Based on our first stage results, the instruments used for this estimation are relevant to explain the decision to participate in a technical assistance program. The first-stage *F*-statistic, proposed by Montiel Olea and Pflueger (Reference Montiel Olea and Pflueger2013), rejects the null hypothesis of weak instruments. Table 3 also reports results of the selection equation estimation (equation 4). This regression captures the relation between technical assistance and our instruments using a probit model. The estimation of equation (4) is equivalent to the first stage of a two-stage least squares model. Our instruments are statistically significant in all specifications, and the t-statistics are sizeable. Results from the selection equation display a positive relationship between planting cost and the probability of adopting technical assistance, and a positive association between exposure to conflict and the probability of adopting technical assistance.

## 5. Results

To estimate the effect of technical assistance on agricultural production value, we estimated the MTE, ATE, ATT, and the ATUT. We also estimated the MPRTE; a policy simulation that measures the effect of increasing the probability of treatment. Finally, for the sake of comparison, we estimated ordinary least squares (OLS), instrumental variables (IV) and two-stage least squares (2SLS) models as well. The 2SLS estimation is also useful for testing our instruments’ validity.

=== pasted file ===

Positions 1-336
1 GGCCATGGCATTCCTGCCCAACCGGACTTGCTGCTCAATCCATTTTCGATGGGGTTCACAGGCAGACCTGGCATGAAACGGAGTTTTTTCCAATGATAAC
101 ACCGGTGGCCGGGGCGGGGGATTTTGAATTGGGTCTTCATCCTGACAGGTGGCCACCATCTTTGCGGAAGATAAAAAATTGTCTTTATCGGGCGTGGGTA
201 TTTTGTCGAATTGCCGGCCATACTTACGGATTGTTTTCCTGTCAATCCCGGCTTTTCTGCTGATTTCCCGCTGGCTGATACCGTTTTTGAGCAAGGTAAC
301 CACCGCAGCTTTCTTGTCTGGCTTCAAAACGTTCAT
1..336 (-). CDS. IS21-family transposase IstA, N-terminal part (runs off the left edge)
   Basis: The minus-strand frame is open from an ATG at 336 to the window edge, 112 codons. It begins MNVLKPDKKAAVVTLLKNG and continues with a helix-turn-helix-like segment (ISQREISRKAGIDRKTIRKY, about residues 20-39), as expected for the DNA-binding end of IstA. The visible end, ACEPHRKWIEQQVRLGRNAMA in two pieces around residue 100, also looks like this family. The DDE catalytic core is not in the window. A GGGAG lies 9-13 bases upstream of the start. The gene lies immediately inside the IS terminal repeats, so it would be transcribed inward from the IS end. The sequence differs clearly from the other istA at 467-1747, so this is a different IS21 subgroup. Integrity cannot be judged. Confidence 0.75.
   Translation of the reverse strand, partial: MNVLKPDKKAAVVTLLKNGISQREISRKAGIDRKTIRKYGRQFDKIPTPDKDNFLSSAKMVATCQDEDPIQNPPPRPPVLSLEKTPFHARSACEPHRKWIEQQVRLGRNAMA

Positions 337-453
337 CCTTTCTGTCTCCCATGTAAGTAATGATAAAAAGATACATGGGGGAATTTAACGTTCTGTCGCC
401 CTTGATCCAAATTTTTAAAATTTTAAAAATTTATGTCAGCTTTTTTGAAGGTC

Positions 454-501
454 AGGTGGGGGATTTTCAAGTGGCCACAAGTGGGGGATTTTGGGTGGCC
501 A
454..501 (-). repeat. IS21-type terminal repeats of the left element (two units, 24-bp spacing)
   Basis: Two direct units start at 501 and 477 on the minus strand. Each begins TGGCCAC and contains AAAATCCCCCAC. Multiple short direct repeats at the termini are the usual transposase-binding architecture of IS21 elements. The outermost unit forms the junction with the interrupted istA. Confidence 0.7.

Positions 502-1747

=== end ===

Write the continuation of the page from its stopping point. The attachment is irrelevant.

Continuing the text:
### 5.1. OLS, IV, and 2SLS Estimations

Table 4 shows estimations for OLS, IV, and 2SLS using fixed effects and Eicker–Huber–White standard errors clustered by vereda. Column (1) reports results for the OLS estimation. Columns (2) and (3) present IV results for the following instrumental variables: exposition to conflict and planting cost. Column (4) shows 2SLS results using both instruments together. We also performed a standard over-identification restriction test (Hassen J) in the regression with both instruments.Footnote
^{5}
Under the null hypothesis, instruments are valid because they are uncorrelated with the error term. Based on our results, we do not reject the hypothesis that all IVs are valid, given its uncorrelation with the structural equation’s regression error. Therefore, we argue that exposure to conflict and planting cost are independent of the agricultural unit’s unobserved characteristics.

Notes: Standard errors clustered by vereda level. * p < 0.1, *** p < 0.01.

Columns (2) and (3) show results for models exactly identified for each IV separately. Using exposure to conflict (column 2), the effect of technical assistance for those induced to participate in the program as a result of being exposed to armed conflict is 48%. Using planting cost (column 3), the effect is 56%. Both of these results are statistically significant, so agricultural units induced to participate in technical assistance programs increase their production value per hectare between 48 and 56%. These findings are consistent with previous studies in Argentina reporting yield increments between 46 and 58% after joining technical assistance programs (Cerdán-Infantes et al., Reference Cerdán-Infantes, Maffioli and Ubfal2008), and results from a meta-analysis of 292 publications reporting median rates of return to extension efforts of 58% (Alston et al., Reference Alston, Chan-Kang, Marra, Pardey and Wyatt2000). However, in Colombia, they are particularly relevant because improvement of living conditions in rural areas is a priority, and technical assistance provides a mechanism to increase agricultural productivity, thus rural population income.